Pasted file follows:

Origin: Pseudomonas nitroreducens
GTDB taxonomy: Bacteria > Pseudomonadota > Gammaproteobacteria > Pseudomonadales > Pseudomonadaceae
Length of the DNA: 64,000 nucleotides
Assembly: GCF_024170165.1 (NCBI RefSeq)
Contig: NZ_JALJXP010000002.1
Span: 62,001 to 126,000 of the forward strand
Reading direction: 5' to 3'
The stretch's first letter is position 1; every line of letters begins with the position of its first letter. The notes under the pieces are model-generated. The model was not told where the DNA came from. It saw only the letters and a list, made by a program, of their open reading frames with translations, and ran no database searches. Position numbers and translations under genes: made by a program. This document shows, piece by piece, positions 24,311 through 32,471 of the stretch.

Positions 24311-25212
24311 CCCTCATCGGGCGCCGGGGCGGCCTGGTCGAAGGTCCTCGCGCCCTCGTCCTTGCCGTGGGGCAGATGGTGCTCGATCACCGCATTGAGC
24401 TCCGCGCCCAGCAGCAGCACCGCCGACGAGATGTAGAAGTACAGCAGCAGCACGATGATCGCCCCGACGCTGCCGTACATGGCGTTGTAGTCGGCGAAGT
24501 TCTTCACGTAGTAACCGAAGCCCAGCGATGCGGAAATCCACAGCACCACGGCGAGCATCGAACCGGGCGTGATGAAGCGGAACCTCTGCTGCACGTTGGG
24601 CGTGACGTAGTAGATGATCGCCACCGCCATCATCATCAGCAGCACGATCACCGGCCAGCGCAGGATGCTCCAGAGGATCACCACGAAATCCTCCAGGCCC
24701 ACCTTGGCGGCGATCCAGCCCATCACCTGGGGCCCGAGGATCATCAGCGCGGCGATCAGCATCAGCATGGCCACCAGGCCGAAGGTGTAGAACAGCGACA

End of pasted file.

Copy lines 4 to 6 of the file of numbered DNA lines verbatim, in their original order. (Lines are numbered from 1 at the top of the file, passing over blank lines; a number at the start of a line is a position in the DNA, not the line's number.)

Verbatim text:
Assembly: GCF_024170165.1 (NCBI RefSeq)
Contig: NZ_JALJXP010000002.1
Span: 62,001 to 126,000 of the forward strand